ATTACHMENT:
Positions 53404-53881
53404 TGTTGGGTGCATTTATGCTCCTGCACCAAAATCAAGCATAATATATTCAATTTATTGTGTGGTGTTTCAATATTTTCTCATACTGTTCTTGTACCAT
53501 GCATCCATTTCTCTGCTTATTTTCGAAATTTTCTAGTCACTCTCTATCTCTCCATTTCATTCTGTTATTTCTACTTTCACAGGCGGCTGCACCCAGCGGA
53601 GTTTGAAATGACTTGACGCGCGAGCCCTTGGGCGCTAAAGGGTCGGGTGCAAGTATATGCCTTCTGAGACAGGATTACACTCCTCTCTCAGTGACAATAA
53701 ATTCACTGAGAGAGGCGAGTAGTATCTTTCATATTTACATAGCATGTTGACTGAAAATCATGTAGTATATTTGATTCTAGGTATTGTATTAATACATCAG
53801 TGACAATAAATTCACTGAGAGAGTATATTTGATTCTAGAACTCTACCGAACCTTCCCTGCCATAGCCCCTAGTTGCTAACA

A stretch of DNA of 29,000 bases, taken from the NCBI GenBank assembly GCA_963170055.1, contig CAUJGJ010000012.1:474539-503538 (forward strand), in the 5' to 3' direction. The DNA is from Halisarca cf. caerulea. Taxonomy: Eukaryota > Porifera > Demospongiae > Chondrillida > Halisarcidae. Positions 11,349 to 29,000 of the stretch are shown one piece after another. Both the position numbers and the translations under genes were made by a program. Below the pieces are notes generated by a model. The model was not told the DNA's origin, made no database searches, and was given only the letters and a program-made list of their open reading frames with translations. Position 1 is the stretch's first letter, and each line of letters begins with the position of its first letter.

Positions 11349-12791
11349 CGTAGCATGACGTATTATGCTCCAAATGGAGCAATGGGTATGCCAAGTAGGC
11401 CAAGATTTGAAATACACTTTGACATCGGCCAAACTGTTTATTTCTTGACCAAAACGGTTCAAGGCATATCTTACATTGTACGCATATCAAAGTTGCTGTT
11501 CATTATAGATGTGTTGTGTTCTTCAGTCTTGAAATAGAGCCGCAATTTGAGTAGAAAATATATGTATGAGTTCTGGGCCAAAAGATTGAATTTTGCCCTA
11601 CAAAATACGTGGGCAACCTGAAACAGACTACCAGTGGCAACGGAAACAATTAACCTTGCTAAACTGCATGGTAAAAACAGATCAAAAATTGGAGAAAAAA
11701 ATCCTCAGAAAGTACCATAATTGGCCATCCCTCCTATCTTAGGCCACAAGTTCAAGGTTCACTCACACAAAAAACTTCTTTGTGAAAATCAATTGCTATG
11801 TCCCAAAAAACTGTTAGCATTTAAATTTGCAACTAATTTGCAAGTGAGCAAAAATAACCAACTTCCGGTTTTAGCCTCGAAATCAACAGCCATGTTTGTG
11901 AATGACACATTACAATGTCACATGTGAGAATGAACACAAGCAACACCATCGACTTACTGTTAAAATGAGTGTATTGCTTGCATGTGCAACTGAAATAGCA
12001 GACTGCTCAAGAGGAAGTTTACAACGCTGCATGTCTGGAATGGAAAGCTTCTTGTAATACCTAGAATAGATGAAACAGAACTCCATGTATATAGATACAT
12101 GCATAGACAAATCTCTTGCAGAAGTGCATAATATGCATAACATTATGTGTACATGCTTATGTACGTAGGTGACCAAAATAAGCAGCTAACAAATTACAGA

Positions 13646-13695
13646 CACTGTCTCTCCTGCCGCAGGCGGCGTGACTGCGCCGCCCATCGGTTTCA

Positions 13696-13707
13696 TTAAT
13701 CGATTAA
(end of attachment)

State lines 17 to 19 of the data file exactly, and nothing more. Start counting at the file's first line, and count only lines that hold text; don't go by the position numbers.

12101 GCATAGACAAATCTCTTGCAGAAGTGCATAATATGCATAACATTATGTGTACATGCTTATGTACGTAGGTGACCAAAATAAGCAGCTAACAAATTACAGA

Positions 13646-13695
13646 CACTGTCTCTCCTGCCGCAGGCGGCGTGACTGCGCCGCCCATCGGTTTCA